How to Watch: Go to www.energycommerce.house.gov (link will show up when gavel begins hearing, live feed)
Hearing: “Reauthorization of MDUFA: What It Means for Jobs, Innovation and Patients”
When: The Subcommittee on Health has scheduled a hearing on Wednesday, February 15, 2012, at 10:00 a.m. in room 2322 of the Rayburn House Office Building.
What It’s About:
Basically how will patient safety fare in the new FDA budget for device reviews? It’s Congress that decides on the budget in cooperation with the medical device industry, which would like a favorable outcome – less regulation, more jobs, more profits. On February 15, the Health sub-committee of the House Energy and Commerce Committee will call Dr. Jeffrey Shuren who oversees medical devices at the Center for Devices & Radiological Health as a witness.
The panel is led by Rep. Joe Pitts (R-PA). He is on record as saying:
“We need the FDA to make sure that devices are safe, but we don’t need them to stand in the way of cures or jobs,” Pitts wrote in a November, 2011 editorial in the Philadelphia Inquirer.
Call to Action:
Rep. Pitts Washington, D.C. office, (202) 225-2411
Rep. Cliff Stearns Washington, D.C. office (202) 225-5744
Rep. Fred Upton Washington, D.C. office (202) 225-3761
Public Citizen has a way for you to tell Congress to strengthen the FDA’s medical device approval process for implanted devices to be as strong as the approval process for drugs. Here is the Public Citizen Call for Action:
Witness List (Updated with Statements)*
Dr. Jeffrey Shuren
Center for Devices and Radiological Health (CDRH)
Food and Drug Administration (FDA)
President and Chief Executive Officer
Elisabeth M. George
Vice President, Global Government Affairs, Regulations and Standards
Ralph Hall, J.D.
Distinguished Professor and Practitioner
University of Minnesota Law School
Ross Jaffe, M.D.
Aaron S. Kesselheim, M.D., J.D., M.P.H.
Assistant Professor of Medicine at Harvard Medical School
Division of Pharmacoepidemiology and Pharmacoeconomics
Brigham and Women’s Hospital
Art Sedrakyan, M.D., Ph.D.
Director, Patient-Centered Comparative Effectiveness Program
Weill Cornell Medical College and New York Presbyterian Hospital
Senior Policy Analyst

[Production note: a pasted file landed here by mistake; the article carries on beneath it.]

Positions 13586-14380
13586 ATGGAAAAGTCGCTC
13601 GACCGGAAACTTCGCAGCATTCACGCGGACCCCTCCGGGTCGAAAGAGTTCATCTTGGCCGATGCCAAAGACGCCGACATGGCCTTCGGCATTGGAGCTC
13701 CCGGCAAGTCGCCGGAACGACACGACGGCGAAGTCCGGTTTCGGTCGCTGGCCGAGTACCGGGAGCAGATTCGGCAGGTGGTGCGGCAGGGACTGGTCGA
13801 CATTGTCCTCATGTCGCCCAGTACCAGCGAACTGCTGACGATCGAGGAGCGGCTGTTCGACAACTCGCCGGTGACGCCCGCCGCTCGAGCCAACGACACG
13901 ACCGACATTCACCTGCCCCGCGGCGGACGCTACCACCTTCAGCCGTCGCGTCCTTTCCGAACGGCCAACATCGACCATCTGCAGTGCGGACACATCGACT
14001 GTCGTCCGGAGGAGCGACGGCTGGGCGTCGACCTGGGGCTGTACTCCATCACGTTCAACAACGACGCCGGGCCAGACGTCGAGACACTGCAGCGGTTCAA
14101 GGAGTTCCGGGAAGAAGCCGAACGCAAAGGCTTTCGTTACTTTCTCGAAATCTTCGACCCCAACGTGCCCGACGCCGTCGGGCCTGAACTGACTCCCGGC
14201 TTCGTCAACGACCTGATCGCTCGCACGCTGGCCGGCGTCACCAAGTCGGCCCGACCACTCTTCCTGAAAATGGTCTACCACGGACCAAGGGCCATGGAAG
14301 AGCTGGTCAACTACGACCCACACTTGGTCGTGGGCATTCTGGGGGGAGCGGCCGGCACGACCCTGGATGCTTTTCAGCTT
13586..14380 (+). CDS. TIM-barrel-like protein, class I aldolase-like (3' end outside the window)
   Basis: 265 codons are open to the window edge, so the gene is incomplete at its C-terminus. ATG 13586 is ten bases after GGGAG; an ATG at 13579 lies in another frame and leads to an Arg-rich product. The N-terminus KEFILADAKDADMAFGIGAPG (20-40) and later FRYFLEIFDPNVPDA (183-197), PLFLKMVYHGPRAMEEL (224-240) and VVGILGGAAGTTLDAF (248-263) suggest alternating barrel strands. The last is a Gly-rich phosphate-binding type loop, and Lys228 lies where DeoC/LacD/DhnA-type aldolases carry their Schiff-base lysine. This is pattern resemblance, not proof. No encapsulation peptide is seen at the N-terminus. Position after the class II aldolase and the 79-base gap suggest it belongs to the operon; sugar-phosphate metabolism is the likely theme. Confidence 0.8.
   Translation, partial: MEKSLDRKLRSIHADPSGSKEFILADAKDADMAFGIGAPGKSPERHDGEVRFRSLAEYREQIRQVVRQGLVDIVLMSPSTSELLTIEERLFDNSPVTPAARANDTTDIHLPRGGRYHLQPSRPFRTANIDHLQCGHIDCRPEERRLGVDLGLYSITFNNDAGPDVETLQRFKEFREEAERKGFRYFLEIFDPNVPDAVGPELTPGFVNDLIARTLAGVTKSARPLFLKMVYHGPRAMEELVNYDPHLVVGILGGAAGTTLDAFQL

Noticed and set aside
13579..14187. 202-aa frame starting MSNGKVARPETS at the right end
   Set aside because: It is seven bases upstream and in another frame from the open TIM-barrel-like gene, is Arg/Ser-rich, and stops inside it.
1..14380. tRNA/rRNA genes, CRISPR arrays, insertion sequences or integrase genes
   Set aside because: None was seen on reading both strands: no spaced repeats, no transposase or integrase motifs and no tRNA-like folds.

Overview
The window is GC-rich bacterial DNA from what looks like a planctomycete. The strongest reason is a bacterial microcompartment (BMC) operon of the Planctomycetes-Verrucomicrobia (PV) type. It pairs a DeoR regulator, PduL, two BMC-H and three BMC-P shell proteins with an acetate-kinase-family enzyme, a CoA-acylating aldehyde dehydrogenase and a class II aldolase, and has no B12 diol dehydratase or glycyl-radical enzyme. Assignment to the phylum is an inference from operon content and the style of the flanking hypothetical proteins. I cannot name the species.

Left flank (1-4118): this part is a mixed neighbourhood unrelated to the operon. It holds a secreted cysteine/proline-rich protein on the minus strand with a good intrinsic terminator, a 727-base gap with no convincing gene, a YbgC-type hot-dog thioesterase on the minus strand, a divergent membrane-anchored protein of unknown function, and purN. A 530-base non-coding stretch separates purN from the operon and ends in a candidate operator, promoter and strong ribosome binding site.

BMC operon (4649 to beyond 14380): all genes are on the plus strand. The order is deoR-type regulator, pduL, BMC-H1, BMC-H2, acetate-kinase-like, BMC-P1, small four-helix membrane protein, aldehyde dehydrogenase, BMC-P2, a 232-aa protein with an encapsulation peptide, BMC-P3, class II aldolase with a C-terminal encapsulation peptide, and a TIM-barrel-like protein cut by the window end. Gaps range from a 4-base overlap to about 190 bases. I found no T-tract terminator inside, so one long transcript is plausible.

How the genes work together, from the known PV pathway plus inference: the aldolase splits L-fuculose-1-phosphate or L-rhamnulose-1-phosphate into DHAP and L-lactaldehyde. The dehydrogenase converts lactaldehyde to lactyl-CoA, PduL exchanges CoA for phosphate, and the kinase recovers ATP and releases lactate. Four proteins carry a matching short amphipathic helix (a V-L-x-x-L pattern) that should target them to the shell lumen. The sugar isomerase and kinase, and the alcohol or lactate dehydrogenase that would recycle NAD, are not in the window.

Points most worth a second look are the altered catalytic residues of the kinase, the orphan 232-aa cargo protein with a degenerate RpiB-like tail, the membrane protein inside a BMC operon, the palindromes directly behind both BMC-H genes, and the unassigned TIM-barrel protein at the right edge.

Mr. Jim Shull
Browns Mills, NJ
Here is his Patient Profile on Mesh Medical Device News Desk
THE COMMITTEE ON ENERGY AND COMMERCE INTERNAL MEMORANDUM
February 13, 2012
To: Energy and Commerce Committee Members
From: Majority Staff
Re: Reauthorization of MDUFA: What It Means for Jobs, Innovation and Patients
II. BACKGROUND ON MEDICAL DEVICES
The federal regulatory regime for medical devices has three levels of classification. FDA classifies a device based on its intended use and the level of oversight needed to provide a reasonable assurance of safety and effectiveness. These classifications are Class I, Class II and Class III. Class III devices receive the highest level of oversight while Class I devices the least. Examples of Class I devices include elastic bandages and examination gloves. Powered wheelchairs and most imaging devices are Class II devices. Coronary stents and heart valves are examples of Class III devices.
The federal regime also sets forth the 510(k) clearance process and premarket approval application (PMA) process for the marketing of medical devices. FDA generally uses the 510(k) process to clear Class II devices and PMA process to approve Class III devices.
Congress first authorized a medical device user fee in 2002 and last reauthorized the fee as part of the Medical Device User Fee Amendments of 2007 (MDUFA). Under this user fee authority, FDA collected $287 million from Fiscal Year 2008 to Fiscal Year 2012. The statute authorizes FDA to collect these funds through three types of medical device user fees. These include application fees, establishment fees and product fees.2 Without Congressional action, FDA’s ability to collect user fees under MDUFA will end in September 2012, and FDA will have to lay off employees.
2 For Fiscal Year 2012, the fee rates are the following: application fees ($220,050 for PMAs and $4,049 for 510(k)s), establishment fees ($2,029), and product fees ($7,702 for Class III devices)).
The Committee did not receive the proposed medical device user fee agreement by January 15, 2012, as required under law, but FDA did announce in early February that an agreement had been reached with industry. The Committee will not receive the proposed agreement until the completion of certain statutory steps, including a 30-day public notice and comment period. While still unofficial, it is expected that the proposed agreement will provide Majority Memorandum for the February 15, 2012, Health Subcommittee Hearing for $595 million in user fees for Fiscal Years 2013-2017, and greater predictability, consistency and transparency in the premarket review process.
Should you have any questions regarding the hearing, please contact Clay Alspach or Ryan Long at (202) 225-2927.